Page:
On the streets of Tripoli, Garcia-Navarro said tensions were high. Many gas stations were closed, and others endured long lines. Shops were shuttered and people were desperately stocking up on bread and other basic staples, she said.
Some people faulted NATO for the deteriorating situation, while others leveled blame at Libya's government.
"The coalition bombing us is the ones who are shutting off the gas," one man said at a gas station. "I'm worried that one day water won't even arrive."
"I think the revolutionaries have legitimate demands," another man told NPR, adding that Gadhafi's underlings were just as responsible for the bloodshed that has followed the Feb. 15 uprising.
"When blood is spilt, it becomes a very difficult problem to solve," the man said.
Mission Command Transfer
After a lengthy and sometimes bitter debate over NATO's exact role in the international military operation, the 28-member alliance agreed Sunday to take over command and control from the U.S.-led coalition.
Bouchard, the Canadian commander, said NATO had already assumed responsibility for enforcing the no-fly zone and would soon take over the thornier task of selected strikes against pro-Gadhafi ground forces. He spoke at a news conference Monday in Naples, Italy, where military operations are headquartered.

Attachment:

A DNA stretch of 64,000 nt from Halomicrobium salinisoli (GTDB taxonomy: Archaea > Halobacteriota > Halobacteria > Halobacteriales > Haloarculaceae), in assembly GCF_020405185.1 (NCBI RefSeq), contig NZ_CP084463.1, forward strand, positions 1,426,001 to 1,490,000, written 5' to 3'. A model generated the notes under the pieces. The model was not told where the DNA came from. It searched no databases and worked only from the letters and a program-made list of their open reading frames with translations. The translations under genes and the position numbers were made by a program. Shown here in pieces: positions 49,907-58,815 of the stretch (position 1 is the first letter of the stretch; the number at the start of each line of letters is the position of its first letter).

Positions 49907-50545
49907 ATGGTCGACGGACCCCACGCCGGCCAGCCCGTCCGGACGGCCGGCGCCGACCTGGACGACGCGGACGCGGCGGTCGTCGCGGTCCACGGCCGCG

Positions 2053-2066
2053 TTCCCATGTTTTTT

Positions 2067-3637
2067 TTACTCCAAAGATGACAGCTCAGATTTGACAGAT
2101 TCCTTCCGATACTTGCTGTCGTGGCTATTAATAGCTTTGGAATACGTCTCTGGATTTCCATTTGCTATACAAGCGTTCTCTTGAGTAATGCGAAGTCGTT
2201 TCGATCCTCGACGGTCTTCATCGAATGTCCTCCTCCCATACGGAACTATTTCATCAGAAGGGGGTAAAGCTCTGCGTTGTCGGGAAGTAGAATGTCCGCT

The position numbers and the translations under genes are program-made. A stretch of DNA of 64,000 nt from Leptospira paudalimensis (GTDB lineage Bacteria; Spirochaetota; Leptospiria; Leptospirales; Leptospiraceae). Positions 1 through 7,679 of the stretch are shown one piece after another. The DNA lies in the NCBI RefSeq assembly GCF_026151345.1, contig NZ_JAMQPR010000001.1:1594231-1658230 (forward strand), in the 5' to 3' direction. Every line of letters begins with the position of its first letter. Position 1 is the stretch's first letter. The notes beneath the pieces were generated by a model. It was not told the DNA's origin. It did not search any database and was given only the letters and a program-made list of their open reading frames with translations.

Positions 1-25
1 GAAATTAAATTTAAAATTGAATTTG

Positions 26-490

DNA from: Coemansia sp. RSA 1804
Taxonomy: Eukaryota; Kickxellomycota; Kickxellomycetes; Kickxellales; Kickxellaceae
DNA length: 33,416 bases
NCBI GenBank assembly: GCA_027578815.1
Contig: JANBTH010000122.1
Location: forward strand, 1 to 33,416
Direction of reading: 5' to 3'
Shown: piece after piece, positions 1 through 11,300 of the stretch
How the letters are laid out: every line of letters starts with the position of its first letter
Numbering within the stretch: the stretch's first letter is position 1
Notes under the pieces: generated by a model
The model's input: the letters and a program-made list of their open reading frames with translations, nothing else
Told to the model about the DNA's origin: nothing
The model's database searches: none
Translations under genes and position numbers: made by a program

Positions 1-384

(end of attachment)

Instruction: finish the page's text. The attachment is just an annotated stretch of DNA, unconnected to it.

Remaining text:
NATO spokeswoman Oana Lungescu said the transfer of control from the U.S. to the alliance was under way and that she expected it to be completed in the next few days.
Defense Secretary Robert Gates said Monday in Washington that he could not offer a timetable for how long the Libya operation would last, but Obama said U.S. involvement in Libya would be "limited, both in time and scope."
Deputy National Security Adviser Denis McDonough sidestepped questions about whether Obama's address Monday night would lay out an exit strategy for U.S. actions in Libya. He said Secretary of State Hillary Clinton would discuss those details Tuesday during a key international meeting on Libya in London.
On Monday, the tiny Persian Gulf state of Qatar — one of only two Arab nations to join the military operation against Gadhafi — formally recognized the rebels as the legitimate representatives of Libya and promised to help them sell their crude oil on the international market.
Turkey, meanwhile, has confirmed that even as rebel forces advance on Sirte it has been working with representatives from the Libyan regime and the opposition to establish a cease-fire.
"We are one of the very few countries that are speaking to both sides," Foreign Ministry Spokesman Selcuk Unal said, without confirming whether Turkey had offered to act as mediator.
Turkish Prime Minister Recep Tayyip Erdogan told reporters that his country will take over operations at the airport in Benghazi to facilitate the transport of humanitarian aid to Libya, but he did not say when.
With reporting from NPR's Eric Westervelt near Brega, Lourdes Garcia-Navarro in Tripoli and Don Gonyea in Washington, D.C. Material from The Associated Press was used in this story. Copyright 2011 National Public Radio. To see more, visit http://www.npr.org/.